RIO DE JANEIRO – A U.S. man caught in a tug-of-war with his late ex-wife's relatives for custody of his son got a boost from Brazil's top prosecutor in a dispute that is testing an international child abduction treaty and heating up into a political tussle.
Attorney General Luis Inacio Adams filed an appeal with the Supreme Court late Friday challenging a decision by one of its justices suspending an order that David Goldman's son, Sean, be turned over to him.
Citing the Hague Convention on International Child Abduction, Adams warned in a briefing posted on the court's Web site that "failing to follow that accord will lead to the imposition of sanctions and damage the reputation of Brazil before the international community."
Goldman's attorneys also appealed.
For more than five years, Goldman has pressed his case in the United States and Brazil. Sean was taken by his mother in 2004 to her native Brazil, where she then divorced Goldman, remarried and ultimately died last year in childbirth.
The case gained momentum this week when an appellate court ruled the boy should be reunited with his father. Goldman flew from New Jersey to Rio de Janeiro — only to be put off yet again Thursday by the Supreme Court judge's decision, which blocked Sean's return pending consideration of the boy's testimony on his own wishes.
Goldman made an emotional plea Friday to be able to take his son home.
"I'm on my knees begging for my son to come home, begging for justice," Goldman said.
It was not clear when the Supreme Court will hear the new appeals; the justices went into recess Friday through Feb. 1, though they can hear urgent cases during that period.
Earlier, Sean's Brazilian relatives applauded Thursday's decision blocking his transfer, saying it was important that the boy's desires be taken into account.
"He has already lost his mother, and now he could lose his (half) sister, his closest link to his mother," Sean's maternal grandmother, Silvana Bianchi, told the Folha de S. Paulo newspaper.
But New Jersey Congressman Chris Smith, who is in Brazil supporting Goldman, questioned the merits of hearing testimony from a child who may be susceptible to pressure from adult relatives.
"If any court anywhere accepts information provided by a 9-year-old ... in front of a camera under duress, coercion or some other kind of manipulation, kidnappers around the world will rejoice," Smith said. "All they have to do is coerce their kidnapped victim to say, 'I want to stay in Japan, Brazil or anywhere."'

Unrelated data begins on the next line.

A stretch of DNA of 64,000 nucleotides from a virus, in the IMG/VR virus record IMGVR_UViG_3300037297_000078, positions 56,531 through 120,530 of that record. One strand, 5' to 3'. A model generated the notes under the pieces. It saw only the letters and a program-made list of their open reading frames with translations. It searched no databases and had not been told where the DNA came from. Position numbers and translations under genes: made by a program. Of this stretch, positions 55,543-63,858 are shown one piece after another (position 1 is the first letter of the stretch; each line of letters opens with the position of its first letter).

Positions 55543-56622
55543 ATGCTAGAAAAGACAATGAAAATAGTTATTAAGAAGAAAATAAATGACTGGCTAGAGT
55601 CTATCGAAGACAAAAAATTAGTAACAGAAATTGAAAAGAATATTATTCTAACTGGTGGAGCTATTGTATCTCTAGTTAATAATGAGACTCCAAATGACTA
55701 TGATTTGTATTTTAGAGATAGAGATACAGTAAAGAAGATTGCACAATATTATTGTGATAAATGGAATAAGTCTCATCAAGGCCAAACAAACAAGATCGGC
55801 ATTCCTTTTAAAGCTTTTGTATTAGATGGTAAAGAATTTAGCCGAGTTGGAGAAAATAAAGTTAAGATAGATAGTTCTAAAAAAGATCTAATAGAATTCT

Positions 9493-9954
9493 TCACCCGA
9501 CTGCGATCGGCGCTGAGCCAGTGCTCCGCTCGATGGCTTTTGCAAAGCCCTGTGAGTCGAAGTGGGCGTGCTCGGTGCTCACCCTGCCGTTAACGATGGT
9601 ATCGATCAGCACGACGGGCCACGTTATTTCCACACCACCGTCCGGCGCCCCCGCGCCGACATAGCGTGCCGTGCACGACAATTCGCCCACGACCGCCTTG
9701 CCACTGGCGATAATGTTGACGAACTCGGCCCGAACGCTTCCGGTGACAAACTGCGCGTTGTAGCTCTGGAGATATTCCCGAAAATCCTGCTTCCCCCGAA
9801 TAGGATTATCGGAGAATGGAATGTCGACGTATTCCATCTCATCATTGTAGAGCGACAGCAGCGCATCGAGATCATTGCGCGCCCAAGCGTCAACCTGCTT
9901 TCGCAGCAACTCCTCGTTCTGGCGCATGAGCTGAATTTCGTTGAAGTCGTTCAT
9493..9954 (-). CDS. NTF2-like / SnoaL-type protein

An independent attorney who specializes in the Hague Convention, which seeks to ensure that custody decisions are made by the courts in the country where the child originally lived, said it could set a bad precedent.
"If the Brazilian courts ultimately refuse to have the matter decided in New Jersey, it is an affront to international law and no child is safe to travel out of the United States," said Greg Lewen, of the Miami-based law firm Fowler White Burnett.
After the Thursday stay was issued, New Jersey Sen. Frank Lautenberg placed a hold on a bill renewing a trade deal that allows Brazil and other countries to export some products duty-free to the United States. Brazil received about $2.75 billion in benefits last year from the agreement, according to Smith.
The U.S. Embassy also issued a statement expressing disappointment at the latest delay in the case.
"The fact that the American Secretary of State made a statement regarding a decision made by the Brazilian Supreme Court indicates that we are on the verge of an institutional crisis between the two countries," said Sergio Tostes, attorney for Sean's stepfather.
Tostes then announced that the family was inviting Goldman to spend Christmas with them, though it was not immediately clear whether he would accept.
University of Brasilia political scientist David Fleischer said the case — along with Brazil's refusal to extradite Cesare Battisti, a fugitive ex-militant who is wanted in Italy for murder but remains in Brazil despite an extradition treaty between the two nations — is harming the South American country's reputation.
"This is a case involving an international agreement of repatriation of children that Brazil has signed," Fleischer said, referring to the Hague Convention. "So Brazil will a get nasty international image as a country that doesn't comply with the international agreements it has signed."